Jost plucked one of the flowers out of Danny’s hand and held it up. “This?” He fiddled with it, flipping it up in the air and then catching it. “It’s about to become your new best friend.”

Jost jerked his chin at Danny and Darren. They strode forward and yanked the man away from where he was trying to burrow under the rigging. They dragged him out kicking and screaming. The rest of the man’s crew looked on, a few seemed embarrassed over how much fuss he was making.

They should be. Such a disgraceful display from the person in charge. Jost clucked his tongue at the man and shook his head. He was embarrassed for him.

Those in Jost’s crew gathered on deck and jeered. They were savages and loved Jost’s brutal ways of getting information. Some men just needed a little more convincing to give up their secrets.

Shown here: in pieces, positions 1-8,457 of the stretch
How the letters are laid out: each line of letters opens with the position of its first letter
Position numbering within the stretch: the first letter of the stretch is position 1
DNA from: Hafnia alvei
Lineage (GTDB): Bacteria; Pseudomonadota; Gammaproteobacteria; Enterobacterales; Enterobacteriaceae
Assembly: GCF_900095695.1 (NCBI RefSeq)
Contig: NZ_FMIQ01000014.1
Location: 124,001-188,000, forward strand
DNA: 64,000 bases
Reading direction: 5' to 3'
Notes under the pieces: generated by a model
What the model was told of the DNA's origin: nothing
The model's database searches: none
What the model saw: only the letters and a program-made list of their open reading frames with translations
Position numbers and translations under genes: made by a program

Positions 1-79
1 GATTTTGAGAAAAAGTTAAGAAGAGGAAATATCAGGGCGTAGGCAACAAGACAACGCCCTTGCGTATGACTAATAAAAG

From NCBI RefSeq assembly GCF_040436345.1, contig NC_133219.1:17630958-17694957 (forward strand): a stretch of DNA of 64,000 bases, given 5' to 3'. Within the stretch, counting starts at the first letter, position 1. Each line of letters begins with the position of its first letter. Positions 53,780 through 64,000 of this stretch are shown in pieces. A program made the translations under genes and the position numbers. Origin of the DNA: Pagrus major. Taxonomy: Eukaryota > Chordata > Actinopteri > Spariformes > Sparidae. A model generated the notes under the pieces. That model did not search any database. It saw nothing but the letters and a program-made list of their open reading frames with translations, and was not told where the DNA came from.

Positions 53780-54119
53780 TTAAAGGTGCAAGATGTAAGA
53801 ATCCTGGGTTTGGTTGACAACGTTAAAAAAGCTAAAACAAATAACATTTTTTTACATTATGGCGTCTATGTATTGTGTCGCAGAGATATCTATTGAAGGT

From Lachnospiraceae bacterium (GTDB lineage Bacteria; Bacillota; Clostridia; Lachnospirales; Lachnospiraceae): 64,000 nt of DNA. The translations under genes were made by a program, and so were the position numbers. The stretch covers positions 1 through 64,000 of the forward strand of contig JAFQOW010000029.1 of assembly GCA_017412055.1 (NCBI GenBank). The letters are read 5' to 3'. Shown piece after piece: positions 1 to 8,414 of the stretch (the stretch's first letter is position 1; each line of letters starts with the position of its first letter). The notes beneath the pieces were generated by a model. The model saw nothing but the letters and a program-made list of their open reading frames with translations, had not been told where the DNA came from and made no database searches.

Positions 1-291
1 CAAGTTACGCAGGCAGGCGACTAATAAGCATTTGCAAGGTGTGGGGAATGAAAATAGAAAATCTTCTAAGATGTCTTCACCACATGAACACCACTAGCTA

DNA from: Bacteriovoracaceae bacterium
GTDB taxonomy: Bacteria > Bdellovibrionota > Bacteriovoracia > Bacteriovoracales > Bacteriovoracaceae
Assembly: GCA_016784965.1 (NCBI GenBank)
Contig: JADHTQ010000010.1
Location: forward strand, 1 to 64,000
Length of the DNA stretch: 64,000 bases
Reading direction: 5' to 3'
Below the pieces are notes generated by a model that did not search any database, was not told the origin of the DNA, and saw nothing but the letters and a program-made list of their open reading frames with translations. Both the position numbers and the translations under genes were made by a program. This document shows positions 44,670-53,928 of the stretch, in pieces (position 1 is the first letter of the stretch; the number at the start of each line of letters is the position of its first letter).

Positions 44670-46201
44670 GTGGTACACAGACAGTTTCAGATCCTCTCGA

A few men from Jost’s crew helped Danny and Darren tie the captain spread eagle on the deck. They grasped one arm and yanked it away from his body before tying it flat to the deck.

Jost knelt beside the captain as he whimpered and fought, waiting until the man finally wore himself out.

“I’ll ask one more time. Where is the item you took from Takkan?”

The captain’s breathing was heavy and labored. His eyes darted from Jost and then around the deck. He looked at his captain’s cabin and then away. He didn’t look in that direction again.

He might not have meant to give away his secrets, but to one such as Jost, who had spent a lifetime learning peoples tells to determine when they were lying, the captain might as well have screamed it at the top of his lungs.

“No? You don’t want to tell me?” Jost asked with an easy smile. His brown eyes sharp in a face that he’d been told by many a lady had a certain irresistible roguish charm. The captain didn’t look moved by that charm.